3. #3
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    Where I live, if we get more than a dusting of snowfall, our back-up plan is to..........................wait until the sun melts it away.

    It does eventually work

  4. #4
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    We generally get mild winters here in Seattle, but as a result, a half an inch of snowfall makes everyone freak out (true story: in the windup for the Great Blizzard of 1996, the news announced all the schools that would be closed on Monday for the snowfall that was not scheduled to begin until Tuesday). Most of the time it's just amusing, but in Dec 2008, we had a bona fide Snowpocalypse for a week, right before Christmas. The city was completely unprepared and paralysed. Many people believe that the city's inability to get roads cleared cost the mayor his job the following year - he didn't even make it out of the primaries

    We've had a few snowstorms in the years between (including a significant week-long run this January), and there is always a lot of media coverage on how the city - specifically the mayor - prepares and responds.
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    So, Copenhagen Area has something like BART - a light rail system. It is electrical, and usually when something goes wrong it is because the electrical wires have fallen on the tracks. Usually this means you either take another line, take a bus, or wait 30-60 min for them to clear it out.
    There is lots of alternate routes to go, especially busses, which helps (the train, metro and bus system uses the same zoned payment, so you can use your zone tickets, incuding monthly commuter ones for either).

    About Seattle - the snow thing is crazy. The hills are steep yes, but there was 5 cm of snow and our daycare closed. sigh - well, we had fun in the snow.

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    People are just not prepared for what they're not used to. People are used to the BART always working, just as people in Seattle are used to snowless winters. I don't think people in the Bay Area are necessarily more helpless than others.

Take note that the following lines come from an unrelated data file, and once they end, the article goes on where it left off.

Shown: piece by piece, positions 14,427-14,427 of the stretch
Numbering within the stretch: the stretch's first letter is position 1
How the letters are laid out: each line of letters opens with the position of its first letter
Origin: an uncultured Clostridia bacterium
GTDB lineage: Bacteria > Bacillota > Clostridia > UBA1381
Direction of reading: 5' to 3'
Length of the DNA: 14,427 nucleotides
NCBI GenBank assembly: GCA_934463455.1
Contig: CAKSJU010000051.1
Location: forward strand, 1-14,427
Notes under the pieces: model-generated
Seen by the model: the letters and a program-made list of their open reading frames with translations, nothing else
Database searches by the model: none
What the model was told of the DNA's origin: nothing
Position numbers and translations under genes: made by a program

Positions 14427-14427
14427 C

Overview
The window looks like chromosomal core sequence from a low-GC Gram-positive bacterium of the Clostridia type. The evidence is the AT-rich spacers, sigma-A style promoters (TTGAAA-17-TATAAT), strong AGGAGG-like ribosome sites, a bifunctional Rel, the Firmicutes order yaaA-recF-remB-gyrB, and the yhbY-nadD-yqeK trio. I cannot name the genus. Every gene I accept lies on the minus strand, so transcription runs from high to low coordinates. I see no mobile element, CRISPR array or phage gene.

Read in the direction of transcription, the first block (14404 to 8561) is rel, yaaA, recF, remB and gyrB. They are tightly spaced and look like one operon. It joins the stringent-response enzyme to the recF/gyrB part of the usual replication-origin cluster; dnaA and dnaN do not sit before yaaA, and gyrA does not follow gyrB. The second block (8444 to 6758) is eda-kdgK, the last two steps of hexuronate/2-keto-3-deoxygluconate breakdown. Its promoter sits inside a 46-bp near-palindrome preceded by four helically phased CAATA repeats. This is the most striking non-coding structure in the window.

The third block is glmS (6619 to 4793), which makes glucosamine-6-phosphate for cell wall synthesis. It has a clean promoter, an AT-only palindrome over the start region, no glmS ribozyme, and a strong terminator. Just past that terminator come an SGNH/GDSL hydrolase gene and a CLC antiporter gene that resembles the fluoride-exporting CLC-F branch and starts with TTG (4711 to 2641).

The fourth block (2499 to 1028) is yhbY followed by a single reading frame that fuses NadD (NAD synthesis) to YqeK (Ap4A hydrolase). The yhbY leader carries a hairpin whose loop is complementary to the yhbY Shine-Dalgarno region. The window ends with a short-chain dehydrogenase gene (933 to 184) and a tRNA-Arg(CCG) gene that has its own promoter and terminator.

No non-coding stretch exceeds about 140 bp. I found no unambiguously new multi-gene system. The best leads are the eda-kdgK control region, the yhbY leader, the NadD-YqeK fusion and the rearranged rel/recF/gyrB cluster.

My sister is working from home on her patio today, since her office is in Oakland and she lives in SF. Considering her view from the hills in Ashbury Heights, it's not a bad situation.

  7. #7
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    Even President Obama made fun of what happens to Washington DC when it snows. As in, he couldn't believe his daughters' school closed with two inches of snow. Because he's from Chicago.

    More seriously, this city could never really evacuate in the case of a dirty bomb or threat of that nature, which, let's face it, is more likely here than other places. I headed home, a five mile drive, on 9-11 in a city that really didn't know how to get everyone out. It took an hour to go 2 miles on 16th Street.

    San Fran is so transit-dependent, it's all bridges and water on three sides, it's no wonder things go blooey when BART shuts down. But I'm not going to comment on whether you all are really crazier than other people, especially since I'm headed your way next week.

    Oh, and our Metro is single-track too. One stalled train on the Red line and everything grinds to a halt.
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    Hope you made it home, Quintuple.

    That fire sounds nasty. And like arson.

  9. #9

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    I live in southeast Louisiana, we completely shut down at even the possibility of frozen precipitation. A couple of winters ago there was a chance of freezing rain so they shut down the entire school district (and all surrounding districts did the same) and we ended up getting absolutely nothing. A few years ago we had about 2-3 inches of snow overnight/early one morning and the place was just an absolute mess. Luckily for us the sun came out and the temp warmed up and it was all gone by 9am, at least from the roads. I have no idea what would happen if we had a true outbreak and got more than a few inches of snow that stayed around for 24 hours or longer. The city would just go on standby until it melted.